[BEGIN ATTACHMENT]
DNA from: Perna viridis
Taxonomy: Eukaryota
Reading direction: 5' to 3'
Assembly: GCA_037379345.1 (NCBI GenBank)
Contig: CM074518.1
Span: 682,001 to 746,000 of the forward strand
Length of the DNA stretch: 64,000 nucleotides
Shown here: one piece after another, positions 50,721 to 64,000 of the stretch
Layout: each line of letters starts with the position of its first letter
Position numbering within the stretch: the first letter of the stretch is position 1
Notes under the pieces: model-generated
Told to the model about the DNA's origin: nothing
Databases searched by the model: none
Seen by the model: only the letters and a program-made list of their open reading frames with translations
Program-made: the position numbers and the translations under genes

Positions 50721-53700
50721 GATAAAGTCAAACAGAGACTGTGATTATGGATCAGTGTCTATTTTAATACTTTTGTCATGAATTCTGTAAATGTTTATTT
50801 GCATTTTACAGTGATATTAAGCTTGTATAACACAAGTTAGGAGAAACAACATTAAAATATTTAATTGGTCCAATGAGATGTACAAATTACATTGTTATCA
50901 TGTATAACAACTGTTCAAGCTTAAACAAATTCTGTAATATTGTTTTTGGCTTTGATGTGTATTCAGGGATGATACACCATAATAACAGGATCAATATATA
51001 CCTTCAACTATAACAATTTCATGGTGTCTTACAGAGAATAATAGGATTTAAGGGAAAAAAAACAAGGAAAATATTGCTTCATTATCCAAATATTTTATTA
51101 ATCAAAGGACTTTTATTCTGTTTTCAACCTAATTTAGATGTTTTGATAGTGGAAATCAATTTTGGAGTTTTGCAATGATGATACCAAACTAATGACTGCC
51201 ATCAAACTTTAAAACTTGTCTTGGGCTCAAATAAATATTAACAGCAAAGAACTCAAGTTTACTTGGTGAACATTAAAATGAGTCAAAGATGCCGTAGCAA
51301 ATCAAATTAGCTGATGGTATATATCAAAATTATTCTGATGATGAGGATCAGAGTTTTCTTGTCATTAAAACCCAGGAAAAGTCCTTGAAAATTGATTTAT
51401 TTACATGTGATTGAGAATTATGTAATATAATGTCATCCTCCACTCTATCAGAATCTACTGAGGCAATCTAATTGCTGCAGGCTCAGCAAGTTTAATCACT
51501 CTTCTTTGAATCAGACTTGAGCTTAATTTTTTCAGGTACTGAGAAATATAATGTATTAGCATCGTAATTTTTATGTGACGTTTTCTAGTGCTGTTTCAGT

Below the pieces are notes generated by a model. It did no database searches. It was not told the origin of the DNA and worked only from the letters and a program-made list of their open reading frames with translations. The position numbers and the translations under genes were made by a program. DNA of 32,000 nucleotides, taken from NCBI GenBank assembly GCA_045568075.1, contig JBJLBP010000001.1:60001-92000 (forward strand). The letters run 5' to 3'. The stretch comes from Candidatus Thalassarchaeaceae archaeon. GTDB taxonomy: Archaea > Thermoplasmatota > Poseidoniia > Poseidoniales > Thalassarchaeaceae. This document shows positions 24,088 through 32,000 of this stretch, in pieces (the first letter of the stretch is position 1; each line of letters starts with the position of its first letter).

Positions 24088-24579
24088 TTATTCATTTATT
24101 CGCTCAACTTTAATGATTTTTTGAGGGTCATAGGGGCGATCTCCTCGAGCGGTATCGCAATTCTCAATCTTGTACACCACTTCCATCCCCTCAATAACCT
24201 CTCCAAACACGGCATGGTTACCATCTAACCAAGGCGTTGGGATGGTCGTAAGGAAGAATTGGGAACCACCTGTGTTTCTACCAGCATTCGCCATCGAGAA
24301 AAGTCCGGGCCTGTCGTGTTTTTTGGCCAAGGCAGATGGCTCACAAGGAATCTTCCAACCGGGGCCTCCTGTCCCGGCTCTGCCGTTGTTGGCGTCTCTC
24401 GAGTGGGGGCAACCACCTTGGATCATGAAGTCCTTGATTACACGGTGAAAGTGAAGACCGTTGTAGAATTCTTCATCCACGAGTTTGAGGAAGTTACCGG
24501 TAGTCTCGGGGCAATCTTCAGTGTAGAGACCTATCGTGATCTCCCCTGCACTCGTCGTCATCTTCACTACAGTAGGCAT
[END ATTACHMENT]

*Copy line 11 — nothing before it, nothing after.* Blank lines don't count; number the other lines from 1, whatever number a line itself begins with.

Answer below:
Notes under the pieces: model-generated